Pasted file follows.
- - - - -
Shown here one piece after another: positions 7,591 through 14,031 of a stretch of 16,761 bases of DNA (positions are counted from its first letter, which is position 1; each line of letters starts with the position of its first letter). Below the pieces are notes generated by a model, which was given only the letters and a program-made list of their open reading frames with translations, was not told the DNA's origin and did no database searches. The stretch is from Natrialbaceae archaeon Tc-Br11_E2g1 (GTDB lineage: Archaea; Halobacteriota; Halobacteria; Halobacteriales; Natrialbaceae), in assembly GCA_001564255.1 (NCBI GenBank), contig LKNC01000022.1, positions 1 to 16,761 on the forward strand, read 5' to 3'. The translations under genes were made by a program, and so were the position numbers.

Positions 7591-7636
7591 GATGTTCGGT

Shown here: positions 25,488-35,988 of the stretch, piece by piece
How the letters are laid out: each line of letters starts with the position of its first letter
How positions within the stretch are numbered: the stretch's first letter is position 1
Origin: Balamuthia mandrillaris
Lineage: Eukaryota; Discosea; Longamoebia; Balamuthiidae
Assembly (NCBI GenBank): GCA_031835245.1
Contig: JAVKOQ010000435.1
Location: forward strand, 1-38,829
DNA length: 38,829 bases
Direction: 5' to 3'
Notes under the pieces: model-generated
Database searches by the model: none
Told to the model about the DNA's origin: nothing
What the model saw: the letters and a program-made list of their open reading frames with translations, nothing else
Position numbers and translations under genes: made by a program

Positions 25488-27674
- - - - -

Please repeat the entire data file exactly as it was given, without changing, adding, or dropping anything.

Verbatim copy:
Shown here one piece after another: positions 7,591 through 14,031 of a stretch of 16,761 bases of DNA (positions are counted from its first letter, which is position 1; each line of letters starts with the position of its first letter). Below the pieces are notes generated by a model, which was given only the letters and a program-made list of their open reading frames with translations, was not told the DNA's origin and did no database searches. The stretch is from Natrialbaceae archaeon Tc-Br11_E2g1 (GTDB lineage: Archaea; Halobacteriota; Halobacteria; Halobacteriales; Natrialbaceae), in assembly GCA_001564255.1 (NCBI GenBank), contig LKNC01000022.1, positions 1 to 16,761 on the forward strand, read 5' to 3'. The translations under genes were made by a program, and so were the position numbers.

Positions 7591-7636
7591 GATGTTCGGT

Shown here: positions 25,488-35,988 of the stretch, piece by piece
How the letters are laid out: each line of letters starts with the position of its first letter
How positions within the stretch are numbered: the stretch's first letter is position 1
Origin: Balamuthia mandrillaris
Lineage: Eukaryota; Discosea; Longamoebia; Balamuthiidae
Assembly (NCBI GenBank): GCA_031835245.1
Contig: JAVKOQ010000435.1
Location: forward strand, 1-38,829
DNA length: 38,829 bases
Direction: 5' to 3'
Notes under the pieces: model-generated
Database searches by the model: none
Told to the model about the DNA's origin: nothing
What the model saw: the letters and a program-made list of their open reading frames with translations, nothing else
Position numbers and translations under genes: made by a program

Positions 25488-27674